Should leaders trust their gut?
Let’s say you’re interviewing a new applicant for a job and you feel something is off. You can’t quite put your finger on it, but you’re a bit uncomfortable with this person. The applicant says all the right things, their resume is great and would be a perfect hire for this job – except your gut tells you otherwise. Should you go with your gut?
In such situations, your default reaction should be to be suspicious of your gut. Research shows that job candidate interviews are actually poor indicators of future job performance.
Unfortunately, most people tend to trust their gut over their head and give jobs to people they like and perceive as part of their in-group, rather than simply the most qualified applicant.
In other situations, however, it actually does make sense to rely on gut instinct to make a decision. Yet research on decision-making shows that most people don’t know when to rely on their gut and when not to do so.
The reactions of our gut are rooted in the more primitive, emotional and intuitive part of our brains that ensured survival in our ancestral environment. Tribal loyalty and immediate recognition of friend or foe were especially useful for thriving in that environment.
In modern society, however, our survival is much less at risk. Our gut is more likely to compel us to focus on the wrong information to make decisions in the workplace and other areas.
For example, is the job candidate mentioned above similar to you in race, gender, socioeconomic background? Even seemingly minor things like clothing choices, speaking style and gesturing can make a big difference in determining how you evaluate another person.
Our brains tend to fall for the dangerous judgment error known as the “halo effect”, which causes some characteristics we like and identify with to cast a positive “halo” on the rest of the person, and its opposite, the “horns effect,” in which one or two negative traits change how we view the whole. The halo effect and horns effect are two of many dangerous judgment errors, which are mental blind spots resulting from how our brain is wired that scholars in cognitive neuroscience and behavioural economics call cognitive biases.
Fortunately, recent research in these fields shows how you can use pragmatic strategies to address these dangerous judgment errors. For example, you need to remember that just because a person is similar to you does not mean she will be the best employee. The research is clear that our intuitions often don’t serve us well in making the best hiring decisions. Such reliance on intuition is especially harmful to workplace diversity and paves the path to bias in hiring, including in terms of race, disability, gender and sex.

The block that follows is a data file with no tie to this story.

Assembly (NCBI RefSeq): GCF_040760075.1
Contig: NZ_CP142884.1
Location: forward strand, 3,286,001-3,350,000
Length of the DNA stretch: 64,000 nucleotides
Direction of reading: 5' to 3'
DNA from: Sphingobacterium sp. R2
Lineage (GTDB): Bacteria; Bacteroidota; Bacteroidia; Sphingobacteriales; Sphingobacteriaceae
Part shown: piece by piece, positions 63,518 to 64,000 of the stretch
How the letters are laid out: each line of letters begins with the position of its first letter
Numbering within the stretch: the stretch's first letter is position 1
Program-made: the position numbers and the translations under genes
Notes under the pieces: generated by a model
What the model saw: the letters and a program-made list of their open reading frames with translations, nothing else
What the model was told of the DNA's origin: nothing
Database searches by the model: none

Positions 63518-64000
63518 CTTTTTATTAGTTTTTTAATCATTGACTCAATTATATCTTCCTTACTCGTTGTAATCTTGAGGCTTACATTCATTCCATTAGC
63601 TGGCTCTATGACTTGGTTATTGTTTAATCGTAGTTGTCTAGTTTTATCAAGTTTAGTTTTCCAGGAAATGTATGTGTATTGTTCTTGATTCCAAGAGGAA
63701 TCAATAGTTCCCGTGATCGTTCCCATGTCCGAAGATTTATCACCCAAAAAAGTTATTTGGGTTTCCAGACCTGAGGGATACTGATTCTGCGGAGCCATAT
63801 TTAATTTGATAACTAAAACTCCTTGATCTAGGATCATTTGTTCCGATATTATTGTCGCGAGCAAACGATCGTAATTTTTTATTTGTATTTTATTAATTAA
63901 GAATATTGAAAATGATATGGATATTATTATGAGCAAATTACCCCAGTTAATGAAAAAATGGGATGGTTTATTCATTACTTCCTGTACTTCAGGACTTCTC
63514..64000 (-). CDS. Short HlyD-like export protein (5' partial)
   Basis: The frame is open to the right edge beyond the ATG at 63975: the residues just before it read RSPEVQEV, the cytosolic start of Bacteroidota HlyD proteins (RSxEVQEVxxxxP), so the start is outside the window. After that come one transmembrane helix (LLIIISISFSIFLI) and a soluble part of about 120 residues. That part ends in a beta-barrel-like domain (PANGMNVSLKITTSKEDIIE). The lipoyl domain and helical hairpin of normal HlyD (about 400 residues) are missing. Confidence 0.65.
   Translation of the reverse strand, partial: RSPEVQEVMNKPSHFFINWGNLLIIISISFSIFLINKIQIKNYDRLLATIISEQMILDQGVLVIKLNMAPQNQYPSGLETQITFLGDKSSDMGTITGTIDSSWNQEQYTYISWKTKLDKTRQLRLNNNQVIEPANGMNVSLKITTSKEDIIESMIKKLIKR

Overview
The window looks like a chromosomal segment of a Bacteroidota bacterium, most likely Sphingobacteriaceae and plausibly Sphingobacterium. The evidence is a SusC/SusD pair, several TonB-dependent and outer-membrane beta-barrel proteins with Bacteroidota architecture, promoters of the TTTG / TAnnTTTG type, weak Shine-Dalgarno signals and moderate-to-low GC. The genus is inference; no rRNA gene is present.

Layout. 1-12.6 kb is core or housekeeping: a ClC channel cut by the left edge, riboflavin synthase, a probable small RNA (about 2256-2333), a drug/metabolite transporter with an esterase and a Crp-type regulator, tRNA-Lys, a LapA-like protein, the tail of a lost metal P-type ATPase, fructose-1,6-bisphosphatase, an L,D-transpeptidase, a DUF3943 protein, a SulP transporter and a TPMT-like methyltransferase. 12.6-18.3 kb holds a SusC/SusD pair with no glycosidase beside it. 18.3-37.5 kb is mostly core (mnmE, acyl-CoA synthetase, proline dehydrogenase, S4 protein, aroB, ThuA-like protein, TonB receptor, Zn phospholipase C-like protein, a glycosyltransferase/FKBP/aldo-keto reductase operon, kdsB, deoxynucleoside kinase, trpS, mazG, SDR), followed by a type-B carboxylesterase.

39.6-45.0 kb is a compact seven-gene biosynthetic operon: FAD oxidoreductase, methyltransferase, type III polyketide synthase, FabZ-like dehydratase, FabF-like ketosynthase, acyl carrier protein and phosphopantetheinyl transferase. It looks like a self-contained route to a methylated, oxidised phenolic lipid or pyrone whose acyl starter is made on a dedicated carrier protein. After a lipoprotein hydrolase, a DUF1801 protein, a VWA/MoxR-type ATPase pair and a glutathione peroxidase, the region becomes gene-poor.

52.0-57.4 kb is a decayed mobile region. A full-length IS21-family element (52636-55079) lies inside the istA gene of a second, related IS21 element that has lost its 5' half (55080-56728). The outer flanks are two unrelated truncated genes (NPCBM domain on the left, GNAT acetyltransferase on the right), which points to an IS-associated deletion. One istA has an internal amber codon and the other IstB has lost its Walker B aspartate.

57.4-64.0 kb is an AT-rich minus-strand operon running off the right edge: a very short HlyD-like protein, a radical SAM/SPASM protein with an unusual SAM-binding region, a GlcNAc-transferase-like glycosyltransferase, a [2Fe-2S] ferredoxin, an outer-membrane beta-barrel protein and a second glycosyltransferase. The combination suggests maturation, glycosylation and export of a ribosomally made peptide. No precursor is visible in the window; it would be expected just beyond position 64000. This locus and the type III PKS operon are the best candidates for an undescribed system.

Despite the numerous studies showing that structured interventions are needed to overcome bias in hiring, unfortunately, business leaders and HR personnel tend to over-rely on unstructured interviews and other intuitive decision-making practices.
Due to our overconfidence bias, a tendency to evaluate our decision-making abilities as better than they are, leaders often go with their guts on hires and other business decisions rather than use analytical decision-making tools that have demonstrably better outcomes.
A good fix is to note the ways in which the applicant is different from you, and give them “positive points” for it. Alternatively, create structured interviews with a set of standardised questions asked in the same order to every applicant.
Let’s take a different situation. Say you’ve known a business colleague for many years, collaborated with them on a wide variety of projects and have an established relationship.
Imagine yourself having a conversation with them about a potential collaboration. For some reason, you feel less comfortable than usual. Most likely, your intuitions are picking up subtle cues about something being off.
Maybe it’s nothing. Maybe that person is having a bad day or didn’t get enough sleep the night before.
However, that person may also be trying to pull the wool over your eyes. When people lie, they behave in ways that are similar to other indicators of discomfort, anxiety and rejection, and it’s really hard to tell what’s causing these signals.
Overall, this is a good time to take your gut reaction into account and be more suspicious than usual.
The gut is vital in our decision-making to help us notice when something might be amiss in well-established relationships. Yet in most situations when we face significant decisions about workplace relationships, we need to trust our head more than our gut in order to make the best decisions.